North American Society For Pediatric Gastroenterology, Hepatology & Nutrition

North American Society For Pediatric Gastroenterology, Hepatology & Nutrition

Source:

Martin V, et al. Abstract 224. Presented at: North American Society for Pediatric Gastroenterology, Hepatology & Nutrition Annual Meeting; Dec. 12-18, 2021 (virtual meeting).

Disclosures: Martin reports no relevant financial disclosures.
December 13, 2021
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Study reveals new understanding of food protein-induced allergy pathophysiology in infants

Source:

Martin V, et al. Abstract 224. Presented at: North American Society for Pediatric Gastroenterology, Hepatology & Nutrition Annual Meeting; Dec. 12-18, 2021 (virtual meeting).

Disclosures: Martin reports no relevant financial disclosures.
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The development and resolution of food protein-induced allergic proctocolitis in the infant gut microbiome highlights the underlying role of bacterial taxa in the pathophysiology of the allergy, according to a presentation.

“We see key differences that precede disease onset and persist after resolution suggesting that maybe there’s an ongoing mechanism there that may be part of the key to why these kids are actually more likely to be allergic,” Victoria Martin, MD, of Massachusetts General Hospital in Boston, said at North American Society for Pediatric Gastroenterology, Hepatology & Nutrition Annual Meeting. “From a clinical perspective, I’d encourage all of you to read the guidelines, to make sure that you’re proving that kids have this disease before you put them on diet restriction for a long time. And even if they improve on diet restriction, to consider reintroducing milk, protein and anything else you’ve restricted early and often, and to consider other allergen induction, even when they’re young.”

In a nested, case-control study, Martin and colleagues used 1 week to 1 year of age 16S ribosomal RNA gene sequencing — part of the Gastrointestinal Microbiome and Allergic Proctocolitis Study — to assess 954 longitudinal samples from 160 infants. Of these, 81 had food protein-induced allergic proctocolitis (FPIAP) — also known as cow’s milk protein allergy — and 79 were matched controls.

Investigators used multivariate modeling controlled for infant diet, mode of delivery, age and probiotics use to find linear associations between FPIAP and microbial features after the adjustment of multiple comparisons.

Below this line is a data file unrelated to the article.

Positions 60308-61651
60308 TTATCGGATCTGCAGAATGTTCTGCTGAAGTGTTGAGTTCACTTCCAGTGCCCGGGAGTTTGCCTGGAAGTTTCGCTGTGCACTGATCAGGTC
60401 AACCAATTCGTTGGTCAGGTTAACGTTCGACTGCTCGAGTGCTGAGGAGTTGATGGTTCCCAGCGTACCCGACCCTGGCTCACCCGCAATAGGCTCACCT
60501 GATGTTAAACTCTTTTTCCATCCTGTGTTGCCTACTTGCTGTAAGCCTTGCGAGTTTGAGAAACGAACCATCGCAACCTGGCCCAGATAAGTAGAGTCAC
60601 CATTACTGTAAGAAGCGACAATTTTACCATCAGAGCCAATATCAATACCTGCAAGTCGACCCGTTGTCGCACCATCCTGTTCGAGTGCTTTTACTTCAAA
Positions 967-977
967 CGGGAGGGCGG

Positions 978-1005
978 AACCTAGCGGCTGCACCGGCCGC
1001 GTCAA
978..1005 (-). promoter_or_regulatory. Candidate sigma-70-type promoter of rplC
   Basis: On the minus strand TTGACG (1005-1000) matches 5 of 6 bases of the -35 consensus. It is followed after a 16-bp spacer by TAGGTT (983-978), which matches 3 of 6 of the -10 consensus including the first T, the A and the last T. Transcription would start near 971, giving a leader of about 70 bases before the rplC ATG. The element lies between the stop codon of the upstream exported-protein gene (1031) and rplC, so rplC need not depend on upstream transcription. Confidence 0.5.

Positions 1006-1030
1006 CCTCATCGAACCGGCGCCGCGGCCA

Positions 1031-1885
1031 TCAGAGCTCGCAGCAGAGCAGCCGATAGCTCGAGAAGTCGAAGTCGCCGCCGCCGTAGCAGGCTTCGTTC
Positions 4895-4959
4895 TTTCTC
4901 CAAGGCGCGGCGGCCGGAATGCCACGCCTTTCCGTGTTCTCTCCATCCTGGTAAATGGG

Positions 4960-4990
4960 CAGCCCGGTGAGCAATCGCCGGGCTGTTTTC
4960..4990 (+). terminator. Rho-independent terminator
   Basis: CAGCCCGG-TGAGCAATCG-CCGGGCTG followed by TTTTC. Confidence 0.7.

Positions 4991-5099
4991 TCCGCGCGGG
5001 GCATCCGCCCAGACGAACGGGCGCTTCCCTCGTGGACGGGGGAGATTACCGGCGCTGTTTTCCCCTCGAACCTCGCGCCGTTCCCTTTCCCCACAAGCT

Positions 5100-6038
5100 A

Martin and colleagues found infants who were vaginally delivered had a greater abundance of Bacteroides. In addition, those who received breast milk had a greater abundance of Bifidobacterium. The overall bacterial richness increased over the first year. Investigators noted differences in the gut microbiome of infants with FPIAP, the most significant being a greater amount of an unclassified genus of Enterobacteriaceae. During the symptomatic period, Martin and colleagues noted a lower abundance of an unknown family of Clostridiales.

“We found significant taxonomic difference between infants with FPIAP and healthy controls, particularly the Enterobacteriaceae, Clostridiales and Lactobacillus species,” Martin said. “A machine learning approach identified those same differences in an independent way.”

In addition, they noted other differences in taxonomy across symptom states such as apparent dysbiosis before FPIAP symptom onset.

“We’re interested in some biomarker identification and looking at serology, and really understanding sensitization. I hope that with some metagenomic sequencing to really drill down to the strain level,” Martin concluded. “We can have a new start to understanding the pathophysiology of this disease and maybe also start to think about a paradigm shift away from diet restriction as our management strategy and toward perhaps dysbiosis prevention and water treatment.”